The company's first entry into car making came from orders for engine components such as crankshafts which were supplied to Panhard et Levassor, De Dion-Bouton and other pioneering companies and in 1903 they went on to make complete engines. Encouraged by two major car distributors, Mann & Overton of London and Fournier of Paris, Hotchkiss decided to start making their own range of cars and purchased a Mercedes Simplex for inspiration and Georges Terasse, previously of Mors, was taken on as designer.
After an attempt to enter the luxury market with the AK, which did not get beyond the prototype stage, the company decided on a one model policy and introduced the Coventry designed AM in 1923. Later that year the Coventry plant was sold to Morris. Henry Mann Ainsworth (1884–1971) and Alfred Herbert Wilde (1889 - 1930) who had run it, moved to Paris to become general manager and chief engineer of the car division respectively.
In 1926 construction of the new factory in the Boulevard Ornano was completed and in 1929 Hotchkiss got hold of a steel press allowing in-house manufacture of steel bodies. The one model policy lasted until 1929 when the six-cylinder AM73 and AM80 models were announced. "73" and "80" stood for the bore of the engines used, a naming theme picked up again later in 1936 after a brief hiatus.
Although most cars had bodies that were factory built, Hotchkiss still was a luxury car brand, and so coachbuilder Veth and Sons built a small number of bodies for the AM80.
Peter bought this excellent example of the AM 80 about 25 years ago as a barely driveable rolling chassis as a basis for a restoration. In France vintage Hotchkiss cars were famous for having a very strong transmission and as they got older, many of them were converted into light commercials, vans, pickups etc and Initial work started on this vehicle just before WW2 with the intention of it being used as a breakdown truck. Consequently it had massive back springs and various bits of heavy ironwork fitted to it Peter purchased it .However the work was never completed and the car was bricked up in a cellar for the duration of the war to keep the Germans from getting their hands on it ! Peter retains a photo of it in its cellar verifying this part of the story to be true. By the 1980s the car was known about in Hotchkiss circles though it’s exact location was only known to an antique dealer who wasn’t for sharing and it was established that the elderly owner would not sell if the car was going to leave France. However, time passed, the gentleman died and his family were quite happy to have the car move on, and through a couple of hands it came to Peter.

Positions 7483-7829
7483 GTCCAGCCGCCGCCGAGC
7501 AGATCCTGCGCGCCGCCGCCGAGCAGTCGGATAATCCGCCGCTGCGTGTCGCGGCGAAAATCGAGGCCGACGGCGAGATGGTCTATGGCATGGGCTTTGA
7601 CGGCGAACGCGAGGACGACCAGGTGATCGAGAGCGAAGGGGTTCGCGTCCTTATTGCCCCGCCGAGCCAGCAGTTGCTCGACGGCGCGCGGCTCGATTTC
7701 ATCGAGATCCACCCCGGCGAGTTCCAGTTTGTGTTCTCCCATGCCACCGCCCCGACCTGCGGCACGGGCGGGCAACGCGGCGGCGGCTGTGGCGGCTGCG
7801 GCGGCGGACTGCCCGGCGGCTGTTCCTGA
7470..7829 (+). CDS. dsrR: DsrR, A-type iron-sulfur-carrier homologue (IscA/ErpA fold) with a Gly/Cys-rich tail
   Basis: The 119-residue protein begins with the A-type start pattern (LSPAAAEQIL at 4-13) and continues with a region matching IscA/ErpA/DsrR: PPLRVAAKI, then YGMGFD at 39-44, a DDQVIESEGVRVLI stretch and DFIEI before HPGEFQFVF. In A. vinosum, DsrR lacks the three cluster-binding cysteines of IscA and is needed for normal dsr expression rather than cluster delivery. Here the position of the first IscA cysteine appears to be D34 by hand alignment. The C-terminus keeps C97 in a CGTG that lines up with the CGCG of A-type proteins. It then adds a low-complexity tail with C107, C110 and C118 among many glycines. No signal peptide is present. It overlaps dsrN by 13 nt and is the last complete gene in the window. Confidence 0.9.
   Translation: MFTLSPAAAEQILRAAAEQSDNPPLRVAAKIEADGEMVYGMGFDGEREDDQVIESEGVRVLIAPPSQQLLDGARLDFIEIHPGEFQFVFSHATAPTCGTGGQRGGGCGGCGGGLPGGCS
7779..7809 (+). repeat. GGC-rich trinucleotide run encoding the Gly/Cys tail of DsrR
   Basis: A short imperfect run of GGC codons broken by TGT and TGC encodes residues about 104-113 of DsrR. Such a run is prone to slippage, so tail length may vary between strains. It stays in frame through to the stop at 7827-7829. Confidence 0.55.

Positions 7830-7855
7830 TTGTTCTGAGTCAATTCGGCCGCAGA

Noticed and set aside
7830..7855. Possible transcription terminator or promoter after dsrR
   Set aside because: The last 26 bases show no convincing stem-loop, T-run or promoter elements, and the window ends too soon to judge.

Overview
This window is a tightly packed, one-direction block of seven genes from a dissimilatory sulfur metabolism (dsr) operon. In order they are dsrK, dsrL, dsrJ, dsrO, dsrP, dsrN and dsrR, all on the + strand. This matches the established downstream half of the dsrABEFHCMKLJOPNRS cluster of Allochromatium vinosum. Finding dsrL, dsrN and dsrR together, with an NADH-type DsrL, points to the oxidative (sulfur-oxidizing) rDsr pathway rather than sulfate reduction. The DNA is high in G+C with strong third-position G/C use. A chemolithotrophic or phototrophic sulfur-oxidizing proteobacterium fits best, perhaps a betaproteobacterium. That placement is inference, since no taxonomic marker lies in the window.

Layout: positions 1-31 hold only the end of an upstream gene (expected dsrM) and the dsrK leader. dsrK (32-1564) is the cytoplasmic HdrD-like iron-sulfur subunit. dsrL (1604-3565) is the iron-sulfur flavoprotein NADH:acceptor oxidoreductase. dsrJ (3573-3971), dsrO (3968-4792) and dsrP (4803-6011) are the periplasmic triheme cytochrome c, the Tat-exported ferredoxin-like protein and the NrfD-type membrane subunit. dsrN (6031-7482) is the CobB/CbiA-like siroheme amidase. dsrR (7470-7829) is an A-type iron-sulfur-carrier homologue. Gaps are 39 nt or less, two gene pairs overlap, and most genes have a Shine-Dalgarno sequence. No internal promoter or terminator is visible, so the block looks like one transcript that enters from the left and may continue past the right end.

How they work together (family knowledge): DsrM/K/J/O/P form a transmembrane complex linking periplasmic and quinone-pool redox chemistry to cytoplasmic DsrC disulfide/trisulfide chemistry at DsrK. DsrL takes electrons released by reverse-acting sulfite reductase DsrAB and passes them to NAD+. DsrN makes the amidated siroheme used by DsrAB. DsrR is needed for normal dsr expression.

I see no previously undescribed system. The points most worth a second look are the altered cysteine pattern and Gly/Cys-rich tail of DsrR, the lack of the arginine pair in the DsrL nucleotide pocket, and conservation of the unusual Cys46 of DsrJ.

The full restoration then began with a rebuild of the chassis and mechanical parts and as Peter wanted a typical vintage tourer he built a body loosely based on the Hotchkiss that ran in the 24 hour race at Spa in 1931 which had a chassis number quite close to the one on my car. Peter has used the car regularly over the years, although he claims "it’s getting a bit tatty now “,( probably due for another rebuild ), it’s been very reliable and great fun to use.
The first Hotchkiss car, a 17 CV four-cylinder model, appeared in 1903. The engine of the 20 CV type C was heavily based on the Mercedes Simplex except that wherever possible it used ball bearings rather than plain ones (including the crankshaft) and except the Hotchkiss drive. Six-cylinder models, the types L and O followed in 1907. The ball bearing engines lasted until the 30CV type X of 1910. In that same year Hotchkiss moved into a smaller car market with the 2212cc type Z.
With the outbreak of World War I, the factory turned to war production and a subsidiary plant was opened in Coventry, England. Car production resumed in France 1919 with the pre war types AD, AD6, AF and AG. During World War I, they produced machine guns and tested them from the factory roof.
1930 Hotchkiss AM2 was produced from 1926-1932.